- A court has refused to approve a negotiated penalty against Westpac.
- The case involves Westpac not properly assessing the ability of home loan borrowers to make repayments.
- The corporate regulator and Westpac had agreed the bank would pay a $35 million civil penalty.
A $35 million negotiated penalty against Westpac, which admitted breaking responsible lending laws, has been knocked back by the Federal Court.
The bank had negotiated the civil penalty with corporate regulator ASIC after it admitted using Household Expenditure Measure, an estimate of basic living expenses, to calculate the living costs of borrowers rather than using actual spending patterns.
This meant loans were approved for people who may not have enough income to afford repayments without hardship.
About 50,000 home loans were approved not using actual expense information that was higher than the Household Expenditure Measure.
However, Justice Nye Perram says neither Wespac nor ASIC were able to identify which home loan contracts were in breach of the law.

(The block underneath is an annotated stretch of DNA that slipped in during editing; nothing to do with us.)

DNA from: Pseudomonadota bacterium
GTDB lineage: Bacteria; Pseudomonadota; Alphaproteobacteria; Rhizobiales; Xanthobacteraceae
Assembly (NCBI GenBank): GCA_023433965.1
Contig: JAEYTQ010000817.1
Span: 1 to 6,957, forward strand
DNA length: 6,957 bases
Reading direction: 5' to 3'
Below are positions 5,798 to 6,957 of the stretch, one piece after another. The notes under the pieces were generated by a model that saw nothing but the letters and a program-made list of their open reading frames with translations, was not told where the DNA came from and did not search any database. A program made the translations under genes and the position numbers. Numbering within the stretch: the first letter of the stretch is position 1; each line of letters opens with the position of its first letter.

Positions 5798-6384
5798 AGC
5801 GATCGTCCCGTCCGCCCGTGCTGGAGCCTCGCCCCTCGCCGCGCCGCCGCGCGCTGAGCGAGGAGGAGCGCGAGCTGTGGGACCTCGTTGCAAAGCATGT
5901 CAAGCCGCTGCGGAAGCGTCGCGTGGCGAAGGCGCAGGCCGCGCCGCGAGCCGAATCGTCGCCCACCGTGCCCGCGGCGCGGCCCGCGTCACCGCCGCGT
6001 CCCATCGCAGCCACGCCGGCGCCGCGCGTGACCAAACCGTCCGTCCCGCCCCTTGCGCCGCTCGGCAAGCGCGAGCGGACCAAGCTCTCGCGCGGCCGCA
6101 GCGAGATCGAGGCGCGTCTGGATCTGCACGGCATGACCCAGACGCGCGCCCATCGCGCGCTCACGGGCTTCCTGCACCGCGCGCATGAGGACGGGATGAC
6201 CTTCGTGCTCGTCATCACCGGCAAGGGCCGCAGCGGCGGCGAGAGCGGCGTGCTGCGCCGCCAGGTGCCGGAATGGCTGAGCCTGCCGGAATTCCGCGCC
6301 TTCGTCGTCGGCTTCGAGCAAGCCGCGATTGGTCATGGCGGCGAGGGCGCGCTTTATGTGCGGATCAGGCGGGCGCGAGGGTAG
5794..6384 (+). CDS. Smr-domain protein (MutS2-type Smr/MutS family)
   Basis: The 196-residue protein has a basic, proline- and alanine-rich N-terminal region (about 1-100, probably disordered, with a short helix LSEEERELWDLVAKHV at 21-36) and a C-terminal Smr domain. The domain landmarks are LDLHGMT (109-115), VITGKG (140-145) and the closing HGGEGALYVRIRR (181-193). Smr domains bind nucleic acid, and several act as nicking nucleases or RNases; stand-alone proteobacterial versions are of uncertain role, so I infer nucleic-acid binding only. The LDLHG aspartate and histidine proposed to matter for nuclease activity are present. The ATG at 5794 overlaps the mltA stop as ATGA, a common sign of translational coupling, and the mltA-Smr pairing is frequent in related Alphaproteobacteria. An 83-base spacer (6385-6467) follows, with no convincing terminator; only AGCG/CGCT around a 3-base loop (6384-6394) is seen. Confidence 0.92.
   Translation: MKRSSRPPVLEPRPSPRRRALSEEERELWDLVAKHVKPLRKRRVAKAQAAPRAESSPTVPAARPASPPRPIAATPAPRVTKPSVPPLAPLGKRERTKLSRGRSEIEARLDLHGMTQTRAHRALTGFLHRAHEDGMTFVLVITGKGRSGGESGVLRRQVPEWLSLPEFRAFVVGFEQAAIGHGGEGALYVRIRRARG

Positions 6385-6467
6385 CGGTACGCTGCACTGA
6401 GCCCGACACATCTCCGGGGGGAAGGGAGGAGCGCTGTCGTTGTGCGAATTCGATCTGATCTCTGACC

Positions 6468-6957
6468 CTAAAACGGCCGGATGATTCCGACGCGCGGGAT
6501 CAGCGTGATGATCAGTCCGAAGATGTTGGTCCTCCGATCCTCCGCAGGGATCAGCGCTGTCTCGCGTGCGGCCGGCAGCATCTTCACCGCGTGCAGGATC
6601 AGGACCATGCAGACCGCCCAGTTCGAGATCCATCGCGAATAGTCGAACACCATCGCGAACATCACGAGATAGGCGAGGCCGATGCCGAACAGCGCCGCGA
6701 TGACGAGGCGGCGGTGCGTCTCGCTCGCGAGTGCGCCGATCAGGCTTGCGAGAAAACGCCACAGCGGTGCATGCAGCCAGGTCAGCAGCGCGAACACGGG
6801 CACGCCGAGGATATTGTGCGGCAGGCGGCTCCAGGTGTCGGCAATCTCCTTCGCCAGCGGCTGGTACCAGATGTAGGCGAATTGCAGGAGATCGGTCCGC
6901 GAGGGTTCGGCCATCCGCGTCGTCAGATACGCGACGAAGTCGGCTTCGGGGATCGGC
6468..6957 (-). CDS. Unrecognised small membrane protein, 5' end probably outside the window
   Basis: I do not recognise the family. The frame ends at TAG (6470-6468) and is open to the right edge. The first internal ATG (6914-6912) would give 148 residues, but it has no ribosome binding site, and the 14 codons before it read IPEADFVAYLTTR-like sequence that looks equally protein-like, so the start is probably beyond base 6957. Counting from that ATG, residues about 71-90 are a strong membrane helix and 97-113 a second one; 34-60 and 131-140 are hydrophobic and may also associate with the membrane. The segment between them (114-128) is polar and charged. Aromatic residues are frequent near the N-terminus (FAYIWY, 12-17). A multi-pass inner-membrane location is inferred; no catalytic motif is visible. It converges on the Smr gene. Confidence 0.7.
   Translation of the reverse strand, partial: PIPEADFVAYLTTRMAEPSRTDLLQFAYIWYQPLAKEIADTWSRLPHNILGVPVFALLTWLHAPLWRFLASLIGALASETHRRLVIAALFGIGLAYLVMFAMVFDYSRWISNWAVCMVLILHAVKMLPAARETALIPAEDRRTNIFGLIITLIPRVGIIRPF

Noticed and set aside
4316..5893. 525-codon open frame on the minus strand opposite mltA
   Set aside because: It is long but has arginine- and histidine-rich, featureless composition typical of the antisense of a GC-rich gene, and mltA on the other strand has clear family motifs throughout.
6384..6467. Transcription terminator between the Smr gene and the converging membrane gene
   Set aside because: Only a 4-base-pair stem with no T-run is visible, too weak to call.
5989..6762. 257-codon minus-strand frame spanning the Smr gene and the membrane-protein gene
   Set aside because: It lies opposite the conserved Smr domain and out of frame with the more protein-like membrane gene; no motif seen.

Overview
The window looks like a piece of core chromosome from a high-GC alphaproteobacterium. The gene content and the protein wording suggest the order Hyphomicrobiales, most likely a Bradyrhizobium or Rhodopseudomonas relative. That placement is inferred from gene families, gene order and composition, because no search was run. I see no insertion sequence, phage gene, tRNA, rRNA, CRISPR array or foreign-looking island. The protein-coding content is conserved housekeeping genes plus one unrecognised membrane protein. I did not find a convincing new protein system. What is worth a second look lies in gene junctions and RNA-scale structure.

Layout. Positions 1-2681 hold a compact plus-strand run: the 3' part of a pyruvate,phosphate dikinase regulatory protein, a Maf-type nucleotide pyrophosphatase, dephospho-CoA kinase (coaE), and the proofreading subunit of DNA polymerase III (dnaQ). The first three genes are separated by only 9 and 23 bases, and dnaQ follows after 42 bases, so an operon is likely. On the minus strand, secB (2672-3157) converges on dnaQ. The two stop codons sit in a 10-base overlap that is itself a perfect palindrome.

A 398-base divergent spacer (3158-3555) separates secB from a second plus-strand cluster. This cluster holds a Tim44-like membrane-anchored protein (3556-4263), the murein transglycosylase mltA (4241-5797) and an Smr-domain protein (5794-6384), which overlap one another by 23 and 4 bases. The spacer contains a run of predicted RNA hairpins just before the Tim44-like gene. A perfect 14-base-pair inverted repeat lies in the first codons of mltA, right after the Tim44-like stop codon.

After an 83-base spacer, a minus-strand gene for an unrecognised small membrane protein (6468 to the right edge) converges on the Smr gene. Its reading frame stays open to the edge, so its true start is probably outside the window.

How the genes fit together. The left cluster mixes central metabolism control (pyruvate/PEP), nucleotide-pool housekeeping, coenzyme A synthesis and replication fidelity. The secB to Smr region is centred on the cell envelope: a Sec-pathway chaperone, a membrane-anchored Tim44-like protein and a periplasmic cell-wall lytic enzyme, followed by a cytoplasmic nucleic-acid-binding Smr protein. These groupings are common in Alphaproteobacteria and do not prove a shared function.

And he pointed out that there was “no agreed fact before me” that any of the loans was unsuitable.
“I will not declare conduct which is not unlawful to be unlawful,” he said.
The negotiated civil penalty of $35 million would have been the largest civil penalty awarded under the National Credit Act.
The National Credit Act provides consumer protection to ensure that credit providers make reasonable inquiries about a borrower’s financial situation, verify the information that they obtain and assess whether a loan will be suitable.
Last week the Federal Court of Australia ordered Westpac to pay a pecuniary penalty of $3.3 million for its involvement in setting the bank bill swap rate in 2010.
Justice Beach said Westpac’s misconduct was “serious and unacceptable”.
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